Recently, to fulfill their promise of ensuring that every family in Quebec will have a family doctor, Quebec Liberal Minister of Health Dr. Gaétan Barrette unveiled an online appointment booking tool. It is supposed to ensure that whenever you need a doctor, you’ll see one.
To pay for this, many public walk-in clinics are closing, including at my local CLSC. This means that if my kids need antibiotics, I need to take them to emerge. Because they have a doctor, there’s nowhere else for me to go for minor health issues: I can’t get an appointment with their doctor in less than three months.
Recently, the Ontario Liberals announced a major reform in higher education: they plan to eliminate tuition fees for Ontario students.
To pay for this, they’re rolling Ontario’s patchwork of grants and tax credits into upfront grants, for some. While streamlining the system is good, they also plan to allow institutions to continue to hike tuition fees. So, the divide between who can pay and who cannot will continue to grow, but be masked by this loans and grants system that will further indebt students. The Ontario Liberals have more than doubled tuition fees since 2005.
Recently, the Federal Liberals increased the Universal Childcare Benefit (UCCB). This money gives families greater ability to choose where to spend their childcare dollars. They can give it to grandma. They can give it to a for-profit multinational that specializes in nurture.
To pay for this, the Liberals have ruled out creating a national childcare system. The UCCB allotment is expensive ($22.4 billion over five years, estimates the CBC) and it tricks desperate Canadians with their own money: it hides the fact that without a system that brings costs under control, the money doled out through the UCCB will never be adequate. Giving people a stipend creates an argument against creating a national childcare system: if all the money is going to families individually, there’s no need (or resources) to create a national system.
These are all examples of Liberal schemes. Indeed, the Liberal parties of Canada have never seen a schemey policy with a progressive veneer but regressive outcomes that they didn’t embrace. With so much experience with Liberal schemes, you’d think we’d be better at identifying them when they surface.
The problem is that their schemes are always reasonable sounding, or rooted in something that is important, good or necessary. When I worked for the Canadian Federation of Students, I went out with a senior staff person from a Liberal quasi-governmental agency for an off-the-record discussion. He wanted to convince me why grants were a better use of money than lowering tuition fees. I wanted to listen and have a free lunch.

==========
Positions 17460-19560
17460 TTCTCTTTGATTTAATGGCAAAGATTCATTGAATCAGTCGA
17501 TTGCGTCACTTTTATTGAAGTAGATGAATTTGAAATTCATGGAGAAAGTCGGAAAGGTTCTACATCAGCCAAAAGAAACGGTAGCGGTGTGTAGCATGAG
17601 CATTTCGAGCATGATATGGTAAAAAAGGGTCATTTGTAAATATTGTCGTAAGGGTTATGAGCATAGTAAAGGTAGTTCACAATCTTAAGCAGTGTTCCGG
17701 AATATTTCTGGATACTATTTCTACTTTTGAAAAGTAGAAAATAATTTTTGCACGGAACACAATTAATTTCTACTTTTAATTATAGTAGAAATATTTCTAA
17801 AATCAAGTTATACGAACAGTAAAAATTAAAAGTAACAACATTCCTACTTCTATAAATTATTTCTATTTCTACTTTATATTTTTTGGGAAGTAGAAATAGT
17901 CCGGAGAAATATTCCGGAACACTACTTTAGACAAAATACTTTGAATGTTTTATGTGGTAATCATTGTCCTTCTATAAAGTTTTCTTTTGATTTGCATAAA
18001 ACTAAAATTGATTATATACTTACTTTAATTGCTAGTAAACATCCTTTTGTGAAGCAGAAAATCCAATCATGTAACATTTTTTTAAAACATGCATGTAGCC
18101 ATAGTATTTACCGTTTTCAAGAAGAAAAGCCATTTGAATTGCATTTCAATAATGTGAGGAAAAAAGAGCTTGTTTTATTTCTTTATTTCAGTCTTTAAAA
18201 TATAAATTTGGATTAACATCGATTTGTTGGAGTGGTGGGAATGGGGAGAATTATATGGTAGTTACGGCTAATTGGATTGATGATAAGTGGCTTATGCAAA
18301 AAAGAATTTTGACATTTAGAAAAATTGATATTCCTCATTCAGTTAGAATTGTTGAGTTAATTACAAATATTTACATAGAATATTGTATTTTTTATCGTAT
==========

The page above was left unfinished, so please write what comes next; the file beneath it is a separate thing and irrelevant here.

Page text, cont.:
We concluded that programs could be designed to meet people where there is need, to ensure that the rich pay their fair share, and that we had the same goals. But, when the napkin-back blueprint is put into action, the result in higher education has been privatization and a load of student debt. We never resolved our disagreement: he had faith in his party and I had never seen proof of them not being terrible on education.
It’s in this context that Canadians must wade cautiously into the discussion about the Basic Income (BI). At a debate in Toronto on Thursday, April 13, the struggle between the BI debate in theory and the practical realities of the Ontario Liberal’s BI plans was laid bare. Listening to this debate, it was clear there was two separate arguments happening: one was that the Basic Income should be a liberationary, life-altering improvement to Canadian civil society. The other was that the current rate of taxation, combined with the austerity policies of the Liberals, that a Basic Income will never be implement that can help Ontarians. The two sides are irreconcilable because they’re both true.
If progressives aren’t careful, we will welcome, even cheer along a Trojan Horse of a public policy. The Liberals are incapable of working in the best interests of working people, and folks who are critical of the Liberals’ Basic Income plans, me included, are sounding the alarm bell: do not accept the Horse. Nothing is given to us by the business class. If we haven’t struggled to win this, we must treat it with the highest of skepticism.
This is why many people prefer to focus on the fight for a higher minimum wage: because it’s a demand that would never be given to people without the people fighting for it. It’s a demand workers can make through collective bargaining. It’s a good income redistribution mechanism as it reduces profits and turns profits into better wages. But a higher minimum wage isn’t the other side of the anti-poverty coin from a basic or guaranteed income. It’s a campaign that talks about workplace improvements and regulation. The basic income is about expanding the publicly funded social safety net. They’re different, and equally important.
This is why the merits of the basic income must be untangled from a binary debate between it or a higher minimum wage, but also why any basic income debate must be wedded to the current political context. For example, it’s not good enough to say that a basic income will help people while assuming they’d be accompanied with rent control policies, because rent controls are so far off the table they’re practically in a garbage basement apartment.
The Ontario Liberals’ Basic Income will be funded and developed in a schemy way. Will social services like ODSP be eliminated to fund it? Rather than extolling the virtues of a basic income in theory, progressives would be better off fighting to protect the social programs that might be eliminated to pay for the Liberals’ basic income plans.